The publication this week of the U.S. — China trade deal and the final macro numbers for 2019 should set the stage for healthy economic performance and stronger market sentiment in China in 2020, but the risk of a return to tense relations between Washington and Beijing looms over 2021 and beyond.

The “phase one” trade deal should create a truce in the tariff dispute. President Trump appears to believe that declaring victory over China will boost his re-election prospects, and it seems that Xi Jinping is willing to cooperate. There are no signs, however, that the Trump administration will scale back its willingness to confront Xi on a range of issues, especially those related to technology competition. The resulting political tension, as well as the deal's unrealistically high purchasing targets, could break the truce in 2021.

Headline writers will continue to focus on slower year-on-year (YoY) growth rates in China, but most investors understand that the base effect allows the economy to expand by far more today than at the faster speeds of a decade ago. This creates greater opportunity for Chinese firms selling goods and services to local consumers, as well as for investors in those firms.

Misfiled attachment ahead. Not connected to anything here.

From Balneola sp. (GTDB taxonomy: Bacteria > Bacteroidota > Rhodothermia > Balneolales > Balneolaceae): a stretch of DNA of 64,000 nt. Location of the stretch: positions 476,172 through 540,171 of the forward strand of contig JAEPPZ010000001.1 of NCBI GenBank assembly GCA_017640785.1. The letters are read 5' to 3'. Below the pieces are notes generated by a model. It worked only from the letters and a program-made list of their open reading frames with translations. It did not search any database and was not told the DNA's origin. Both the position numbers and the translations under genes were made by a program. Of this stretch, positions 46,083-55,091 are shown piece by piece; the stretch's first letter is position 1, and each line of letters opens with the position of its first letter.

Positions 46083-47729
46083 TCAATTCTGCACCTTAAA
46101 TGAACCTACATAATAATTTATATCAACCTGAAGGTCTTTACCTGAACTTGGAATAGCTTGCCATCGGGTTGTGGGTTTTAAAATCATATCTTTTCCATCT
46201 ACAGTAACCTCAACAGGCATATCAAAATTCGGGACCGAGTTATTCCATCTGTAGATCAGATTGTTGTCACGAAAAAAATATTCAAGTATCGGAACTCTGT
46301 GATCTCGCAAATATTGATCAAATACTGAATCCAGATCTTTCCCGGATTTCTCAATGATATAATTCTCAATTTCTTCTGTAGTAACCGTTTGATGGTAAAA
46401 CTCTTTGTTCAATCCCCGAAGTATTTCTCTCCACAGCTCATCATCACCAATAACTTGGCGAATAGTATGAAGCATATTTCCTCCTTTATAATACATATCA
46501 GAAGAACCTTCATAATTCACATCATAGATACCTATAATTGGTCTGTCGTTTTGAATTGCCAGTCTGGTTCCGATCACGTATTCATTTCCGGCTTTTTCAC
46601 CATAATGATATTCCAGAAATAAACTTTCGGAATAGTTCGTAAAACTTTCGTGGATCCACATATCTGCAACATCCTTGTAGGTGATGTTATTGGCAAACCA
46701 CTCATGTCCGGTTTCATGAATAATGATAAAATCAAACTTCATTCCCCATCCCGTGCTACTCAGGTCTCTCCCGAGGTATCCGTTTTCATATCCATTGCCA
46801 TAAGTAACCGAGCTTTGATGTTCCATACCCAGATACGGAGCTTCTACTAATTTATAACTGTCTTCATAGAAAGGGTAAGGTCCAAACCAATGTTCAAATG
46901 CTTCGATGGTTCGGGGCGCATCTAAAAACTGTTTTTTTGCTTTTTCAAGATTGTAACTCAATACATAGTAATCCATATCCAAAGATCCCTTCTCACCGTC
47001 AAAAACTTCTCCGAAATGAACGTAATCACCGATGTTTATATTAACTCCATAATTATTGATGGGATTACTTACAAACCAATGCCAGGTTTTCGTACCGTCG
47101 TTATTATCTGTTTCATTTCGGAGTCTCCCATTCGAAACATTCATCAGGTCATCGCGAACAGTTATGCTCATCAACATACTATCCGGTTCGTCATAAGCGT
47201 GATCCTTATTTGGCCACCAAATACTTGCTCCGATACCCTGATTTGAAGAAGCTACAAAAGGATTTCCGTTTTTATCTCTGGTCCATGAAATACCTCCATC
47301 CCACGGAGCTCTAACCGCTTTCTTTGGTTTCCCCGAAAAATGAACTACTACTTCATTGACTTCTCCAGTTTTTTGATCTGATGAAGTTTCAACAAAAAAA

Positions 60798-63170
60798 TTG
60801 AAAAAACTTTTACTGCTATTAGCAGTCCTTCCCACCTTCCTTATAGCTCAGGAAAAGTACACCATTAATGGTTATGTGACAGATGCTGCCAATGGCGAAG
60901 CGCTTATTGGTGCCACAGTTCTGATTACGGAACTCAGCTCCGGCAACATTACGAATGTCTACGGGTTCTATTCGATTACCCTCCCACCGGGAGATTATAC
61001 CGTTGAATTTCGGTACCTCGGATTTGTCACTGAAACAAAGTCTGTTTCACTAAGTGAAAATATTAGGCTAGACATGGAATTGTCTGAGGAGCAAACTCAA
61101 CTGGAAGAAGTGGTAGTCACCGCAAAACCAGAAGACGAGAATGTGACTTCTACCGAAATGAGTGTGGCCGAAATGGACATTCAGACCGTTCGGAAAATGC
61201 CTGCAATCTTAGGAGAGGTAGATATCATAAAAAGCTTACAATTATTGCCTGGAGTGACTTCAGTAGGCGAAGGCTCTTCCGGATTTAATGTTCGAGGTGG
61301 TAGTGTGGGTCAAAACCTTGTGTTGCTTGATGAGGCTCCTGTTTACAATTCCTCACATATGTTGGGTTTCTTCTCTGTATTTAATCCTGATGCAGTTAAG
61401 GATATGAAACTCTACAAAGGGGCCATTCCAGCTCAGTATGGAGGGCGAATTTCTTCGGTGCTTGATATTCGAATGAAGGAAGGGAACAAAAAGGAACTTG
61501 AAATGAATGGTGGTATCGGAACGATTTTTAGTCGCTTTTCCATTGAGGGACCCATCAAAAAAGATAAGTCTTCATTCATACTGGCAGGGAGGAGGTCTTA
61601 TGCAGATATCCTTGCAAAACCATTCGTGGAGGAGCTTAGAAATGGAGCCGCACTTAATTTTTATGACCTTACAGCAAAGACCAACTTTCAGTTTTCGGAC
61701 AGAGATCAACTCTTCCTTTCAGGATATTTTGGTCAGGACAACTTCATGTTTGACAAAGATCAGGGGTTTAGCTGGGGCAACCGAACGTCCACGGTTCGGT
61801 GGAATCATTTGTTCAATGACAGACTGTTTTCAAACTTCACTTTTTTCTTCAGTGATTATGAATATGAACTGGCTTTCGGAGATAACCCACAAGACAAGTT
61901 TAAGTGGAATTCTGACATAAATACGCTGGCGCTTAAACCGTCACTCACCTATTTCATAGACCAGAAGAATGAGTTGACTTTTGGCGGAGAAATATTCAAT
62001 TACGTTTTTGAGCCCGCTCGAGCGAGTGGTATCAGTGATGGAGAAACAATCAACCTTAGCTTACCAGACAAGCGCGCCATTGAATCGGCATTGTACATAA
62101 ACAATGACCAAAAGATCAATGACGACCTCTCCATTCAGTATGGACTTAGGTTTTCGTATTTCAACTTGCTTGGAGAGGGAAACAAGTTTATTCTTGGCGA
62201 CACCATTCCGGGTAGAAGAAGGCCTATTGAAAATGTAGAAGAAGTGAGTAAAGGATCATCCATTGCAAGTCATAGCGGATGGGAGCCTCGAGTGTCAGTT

Assessing the trade deal

The trade deal will likely accomplish Trump's main objective: creating the appearance of an important accomplishment as the election approaches. But the deal did not create effective new solutions to most of the trade-related problems cited when the tariffs were launched.

On intellectual property issues, a Trump administration priority, the deal accomplishes little. Many specific steps in the agreement were previously announced by Beijing, and the new steps are incremental. Most importantly, the agreement does not require China to make legal and structural changes needed to ensure compliance. There also were no significant new commitments on exchange-rate management or industrial policy.

Overall, this deal is not a significant improvement over the Trans-Pacific Partnership (TPP) program cancelled by the Trump administration, or the draft bilateral investment treaty (BIT) with China that was negotiated by the Obama administration but abandoned by Trump.

The deal also leaves in place much of the tariff burden already borne by American companies and consumers. “Even after the deal goes into effect, Trump's tariffs will still cover nearly two-thirds of all U.S. imports from China,” according to Chad Brown of the Peterson Institute for International Economics. “He will also have increased the average U.S. tariff on imports from China to 19.3%, as compared to 3%” before the dispute began.